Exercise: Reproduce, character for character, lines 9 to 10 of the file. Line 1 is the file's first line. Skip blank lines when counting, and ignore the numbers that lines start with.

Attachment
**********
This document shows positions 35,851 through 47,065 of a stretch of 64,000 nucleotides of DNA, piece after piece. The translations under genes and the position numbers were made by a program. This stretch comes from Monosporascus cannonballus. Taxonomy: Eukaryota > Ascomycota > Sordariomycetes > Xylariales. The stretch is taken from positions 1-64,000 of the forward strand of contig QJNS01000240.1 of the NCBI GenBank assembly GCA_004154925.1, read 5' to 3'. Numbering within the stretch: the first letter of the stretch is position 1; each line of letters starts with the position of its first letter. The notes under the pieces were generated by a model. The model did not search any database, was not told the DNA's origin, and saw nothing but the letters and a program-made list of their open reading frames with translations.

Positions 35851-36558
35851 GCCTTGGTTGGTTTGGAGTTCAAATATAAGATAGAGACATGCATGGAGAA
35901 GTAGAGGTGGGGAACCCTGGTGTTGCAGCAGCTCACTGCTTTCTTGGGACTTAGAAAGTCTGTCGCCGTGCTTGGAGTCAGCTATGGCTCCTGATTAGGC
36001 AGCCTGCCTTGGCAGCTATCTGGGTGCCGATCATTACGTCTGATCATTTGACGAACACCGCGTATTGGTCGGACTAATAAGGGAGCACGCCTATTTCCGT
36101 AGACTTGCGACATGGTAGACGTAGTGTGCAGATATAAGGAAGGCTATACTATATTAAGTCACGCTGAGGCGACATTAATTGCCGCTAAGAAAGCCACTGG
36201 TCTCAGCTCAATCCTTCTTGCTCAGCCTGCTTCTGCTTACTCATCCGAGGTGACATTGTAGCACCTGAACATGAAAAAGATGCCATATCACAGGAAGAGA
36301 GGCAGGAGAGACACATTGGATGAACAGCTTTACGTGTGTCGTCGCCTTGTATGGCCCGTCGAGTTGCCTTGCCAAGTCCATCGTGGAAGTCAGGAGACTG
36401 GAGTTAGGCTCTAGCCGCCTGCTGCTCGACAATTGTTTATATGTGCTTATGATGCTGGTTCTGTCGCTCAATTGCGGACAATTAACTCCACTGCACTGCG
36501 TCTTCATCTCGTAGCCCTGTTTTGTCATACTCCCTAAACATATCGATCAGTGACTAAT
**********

36401 GAGTTAGGCTCTAGCCGCCTGCTGCTCGACAATTGTTTATATGTGCTTATGATGCTGGTTCTGTCGCTCAATTGCGGACAATTAACTCCACTGCACTGCG
36501 TCTTCATCTCGTAGCCCTGTTTTGTCATACTCCCTAAACATATCGATCAGTGACTAAT